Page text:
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How to talk about sex with your kids

Talking sex

Words of wisdom: If kids don’t see their parents and other role models valuing the awesomeness of sexual intimacy in a loving, committed relationship, why should they bother waiting for it?

“MUM, Dad, where do babies come from?”

 “Mum, Dad, what does sex mean?”

The questions most parents are afraid to hear.

But they will inevitably come in some shape or form. 

Here are five top tips on how to talk to your kids about this amazing and important topic.

1. Sex education begins at birth  

Look for opportunities to talk naturally about it as it comes up in the everyday. 

Remember, sex education is not about sex education – it’s a whole-person approach. 

It’s really about understanding who we are and how we are created. 

It answers questions like “I am good, I am worthy, I am amazing.” 

The journey of talking about this should be a natural transition, like walking down stairs to take the next step  – it shouldn’t be a once-off or an “all of a sudden” conversation. 

Sexuality and relationships are part of everyday life.  

You are already educating your kids, whether you realise it or not.

2. Don’t be afraid to talk about it  

There is a myth that went around when I was a teenager that if you talked about sex you would sparked early or unnecessary curiosity – not true.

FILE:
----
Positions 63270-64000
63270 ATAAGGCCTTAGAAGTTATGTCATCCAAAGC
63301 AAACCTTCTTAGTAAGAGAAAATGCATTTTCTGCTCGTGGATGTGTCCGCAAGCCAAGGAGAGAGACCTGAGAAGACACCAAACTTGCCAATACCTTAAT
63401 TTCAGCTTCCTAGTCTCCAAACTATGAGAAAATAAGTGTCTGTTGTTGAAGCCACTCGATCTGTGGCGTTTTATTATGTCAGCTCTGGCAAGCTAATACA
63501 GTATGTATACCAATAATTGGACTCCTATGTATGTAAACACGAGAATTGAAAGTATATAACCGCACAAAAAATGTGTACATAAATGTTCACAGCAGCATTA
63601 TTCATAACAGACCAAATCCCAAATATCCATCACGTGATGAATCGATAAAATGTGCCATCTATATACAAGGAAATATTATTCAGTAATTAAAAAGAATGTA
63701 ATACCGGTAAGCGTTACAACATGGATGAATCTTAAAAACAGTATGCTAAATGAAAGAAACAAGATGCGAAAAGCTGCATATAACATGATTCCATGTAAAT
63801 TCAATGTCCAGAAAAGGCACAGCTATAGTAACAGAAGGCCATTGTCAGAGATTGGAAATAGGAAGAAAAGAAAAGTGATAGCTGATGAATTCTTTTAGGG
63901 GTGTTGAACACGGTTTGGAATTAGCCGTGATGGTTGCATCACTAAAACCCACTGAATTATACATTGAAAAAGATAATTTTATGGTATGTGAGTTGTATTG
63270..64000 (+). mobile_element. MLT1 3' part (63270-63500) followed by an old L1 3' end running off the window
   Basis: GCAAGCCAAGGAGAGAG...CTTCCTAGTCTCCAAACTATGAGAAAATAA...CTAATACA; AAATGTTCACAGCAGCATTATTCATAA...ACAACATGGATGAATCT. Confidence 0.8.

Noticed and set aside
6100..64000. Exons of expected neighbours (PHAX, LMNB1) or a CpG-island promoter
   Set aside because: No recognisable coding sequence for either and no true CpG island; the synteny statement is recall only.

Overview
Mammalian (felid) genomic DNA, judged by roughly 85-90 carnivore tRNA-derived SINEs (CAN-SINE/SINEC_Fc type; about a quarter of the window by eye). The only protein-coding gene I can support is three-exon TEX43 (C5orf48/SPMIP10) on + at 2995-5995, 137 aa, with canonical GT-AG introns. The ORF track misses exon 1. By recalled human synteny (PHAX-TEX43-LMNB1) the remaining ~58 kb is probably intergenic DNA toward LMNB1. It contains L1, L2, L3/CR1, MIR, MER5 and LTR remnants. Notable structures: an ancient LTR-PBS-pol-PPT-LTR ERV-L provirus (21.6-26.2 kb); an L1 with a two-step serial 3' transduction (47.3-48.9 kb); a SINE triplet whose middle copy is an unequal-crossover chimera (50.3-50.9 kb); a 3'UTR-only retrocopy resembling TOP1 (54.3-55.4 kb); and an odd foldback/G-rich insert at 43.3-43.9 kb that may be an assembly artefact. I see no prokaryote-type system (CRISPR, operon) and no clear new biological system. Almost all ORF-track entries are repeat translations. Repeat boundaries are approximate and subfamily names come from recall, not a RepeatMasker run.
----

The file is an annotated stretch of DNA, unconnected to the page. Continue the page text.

The truth is that any conversation about this stuff actually helps. 

There is multiple research out there to prove that parental opinion is one of the most important influences on sexual decision-making for teenagers. 

They might not act like they care about what you say, but they actually do. 

3. Age-appropriate language  

The best way to know if they are ready is this – if they ask you a question and you give them the “least amount of information necessary” and they don’t ask any more questions – you can know they are satisfied.  

If they ask another question or seek clarity, they are ready for more details. Don’t feel like you have to avoid the question or have to give the whole answer to them in minute detail.  

Give them the “basic jist” and if they have more questions, answer them openly and comfortably. 

4. Trust your spouse 

They know most what it’s like to be a child of the opposite sex at that age. 

That means, mums of sons, sometimes we have to get out of the way and let dad mentor the son! 

Same applies for dads of daughters; trust your wife understands all those hormones that are driving you mad.

5. Promote intimacy and romance in your own relationship  

We all know actions speak louder than words. 

If kids don’t see their parents and other role models valuing the awesomeness of sexual intimacy in a loving, committed relationship, why should they bother waiting for it?  

Sex is awesome – and it’s worth waiting for.

By Kym Keady

Kym KeadyKym Keady is a Brisbane mother who works in Catholic ministry.

Written by: Guest Contributor

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